What are the Challenges of Telemedicine in the Indian Healthcare Industry?

BY Alok Verma

While digitalization has resulted in us opting for unconventional methods that offer greater convenience, they also inherently come with their own set of challenges. Here are a few challenges faced by telemedicine in the Indian healthcare industry today.

In the world of healthcare, if 2020 showed us anything, it is the importance of embracing digitalization and telemedicine. As the world descended into panic and a state of uncertainty at the beginning of 2020, the Indian populace soon found them being confined to their homes for the major part of the year. This, understandably, has been a nightmare for patients suffering from serious illnesses and chronic conditions, with the pandemic placing unprecedented strain on healthcare systems around the world, including in India.

Following the outbreak of the Coronavirus pandemic, the Indian government launched new telemedicine guidance in order to help the patients and healthcare professionals, by providing medical services to the Indian populace. 

Considering the skewed distribution of the healthcare delivery infrastructure in the country, telemedicine is tipped to replace the traditional method of face-to-face consultation, but faces significant challenges in the Indian healthcare industry. But before we delve into the challenges, let us quickly understand telemedicine and why it has gained popularity over the past couple of years.

What is telemedicine?

One can compare telemedicine to physical consultation, where patients go to walk-in clinics or their doctor’s office. However, instead of talking to the specialist in-person, telemedicine enables patients to converse with the doctor via audio and video, thus ‘virtually’ visiting them. Telemedicine is a part of telehealth, which is the distribution of health-related services through IT technologies.

Thus, a telemedicine network involves three ends: the patient’s end, the doctor or specialist’s end, and the communication link. With the majority of the Indian population residing in rural areas, where gaining access to proper healthcare services can be a challenge, telemedicine can make a significant difference. However, there are several challenges the Indian healthcare industry must address, before telemedicine becomes the norm.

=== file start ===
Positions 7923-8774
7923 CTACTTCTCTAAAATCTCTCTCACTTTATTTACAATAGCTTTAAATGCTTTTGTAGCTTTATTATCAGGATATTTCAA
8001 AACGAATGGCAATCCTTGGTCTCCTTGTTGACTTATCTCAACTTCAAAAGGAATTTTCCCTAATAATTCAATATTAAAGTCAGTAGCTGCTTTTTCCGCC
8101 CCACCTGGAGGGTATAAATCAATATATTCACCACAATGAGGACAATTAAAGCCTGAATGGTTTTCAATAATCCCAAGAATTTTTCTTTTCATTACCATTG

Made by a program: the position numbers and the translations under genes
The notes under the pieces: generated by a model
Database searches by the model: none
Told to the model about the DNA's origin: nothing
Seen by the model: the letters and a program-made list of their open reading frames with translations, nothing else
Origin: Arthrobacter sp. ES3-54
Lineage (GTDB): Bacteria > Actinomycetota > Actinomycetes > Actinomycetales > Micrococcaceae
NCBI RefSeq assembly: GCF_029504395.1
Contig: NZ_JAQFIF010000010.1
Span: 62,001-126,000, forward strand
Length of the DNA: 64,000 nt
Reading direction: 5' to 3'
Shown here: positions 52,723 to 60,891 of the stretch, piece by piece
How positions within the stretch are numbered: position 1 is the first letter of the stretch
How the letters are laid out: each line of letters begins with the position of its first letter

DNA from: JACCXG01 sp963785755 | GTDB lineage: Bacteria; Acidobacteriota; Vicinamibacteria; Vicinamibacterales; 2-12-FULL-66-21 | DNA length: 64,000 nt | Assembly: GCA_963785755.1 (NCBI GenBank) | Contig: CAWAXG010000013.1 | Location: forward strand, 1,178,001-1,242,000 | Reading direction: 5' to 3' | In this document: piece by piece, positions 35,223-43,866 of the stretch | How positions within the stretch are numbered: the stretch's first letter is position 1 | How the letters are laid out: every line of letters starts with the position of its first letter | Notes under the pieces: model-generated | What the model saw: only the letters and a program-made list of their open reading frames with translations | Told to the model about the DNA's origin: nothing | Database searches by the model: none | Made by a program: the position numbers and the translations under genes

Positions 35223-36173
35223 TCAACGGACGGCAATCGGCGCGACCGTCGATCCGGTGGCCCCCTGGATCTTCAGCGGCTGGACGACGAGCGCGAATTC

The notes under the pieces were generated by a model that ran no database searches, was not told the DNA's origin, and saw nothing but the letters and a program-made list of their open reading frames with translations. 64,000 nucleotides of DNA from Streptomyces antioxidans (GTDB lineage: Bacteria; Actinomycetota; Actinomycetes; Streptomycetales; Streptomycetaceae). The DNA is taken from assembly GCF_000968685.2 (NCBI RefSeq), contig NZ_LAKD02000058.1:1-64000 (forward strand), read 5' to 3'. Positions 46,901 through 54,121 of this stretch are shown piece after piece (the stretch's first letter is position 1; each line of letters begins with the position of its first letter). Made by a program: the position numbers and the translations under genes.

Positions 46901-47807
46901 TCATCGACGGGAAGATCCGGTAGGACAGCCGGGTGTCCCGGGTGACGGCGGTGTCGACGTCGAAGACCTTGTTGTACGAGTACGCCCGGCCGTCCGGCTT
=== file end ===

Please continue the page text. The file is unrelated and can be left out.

Challenges faced by telemedicine

Lack of awareness and basic infrastructure

Telemedicine possesses the potential to bridge the gap between the rural populace, and access to healthcare establishments, which are mostly located in the urban areas. However, for telemedicine to become an effective method to treat patients, it is imperative that the rural populace have access to smartphones, and also possess the functional literacy that they require to operate the smartphone by themselves to initiate the teleconsultation. 

The lack of proper telecom infrastructure could also prove to be a major hindrance in this regard, as teleconsultation requires better networks and faster internet speeds, which could pose a significant challenge on its own.


While the Indian government recently launched the telemedicine practice guidelines, the regulations required to widely deploy telemedicine are still being developed. Until the announcement of the new guidelines, there was no legislation on the practice of telemedicine, which created ambiguity for doctors and medical professionals, while casting doubts on the entire process altogether.

Need for proper training

It is also imperative that the clinical providers are trained properly, in order to adopt the new technologies. With the technological advancements being made in the telehealth industry, proper orientation, along with the understanding of the usage of digital health tools is a must and should be a part of the training curriculum for medical professionals. 

Structural challenges

For telemedicine to become the norm, it is important to have multi-disciplinary approaches, along with a strong, unwavering commitment by the Indian government through proper budget allocations. Furthermore, we must also create a thriving telemedicine ecosystem that includes financial reimbursement mechanisms for remote care delivery, which will drive the growth of the telehealth industry as a whole.

Telemedicine, especially today, has become extremely important, but the telehealth industry still faces several challenges, both at a microscopic level and at a macroscopic level. With the Coronavirus pandemic making it extremely difficult for patients to physically visit their doctors and other medical practitioners, greater focus is now being placed on telemedicine and its scope. For telemedicine to truly take off and become the norm, there is a need for better regulations, better infrastructure, and offering proper training to the clinical providers.

Along with telemedicine, health cards are now making it easy for patients to get the best possible treatment for their illnesses and diseases. The Bajaj Finserv Digital Health EMI Network Card, for instance, comes with a pre-approved limit of up to Rs. 4 lakh, and can be used for a wide range of treatments, such as eye care, dental care, and cosmetic surgeries among others. With over 5,500 partners located in more than 1,000 cities across the country, the Health EMI Network Card can be used anywhere, and the amount can be repaid in easy EMIs, with flexible tenors up to 24 months.

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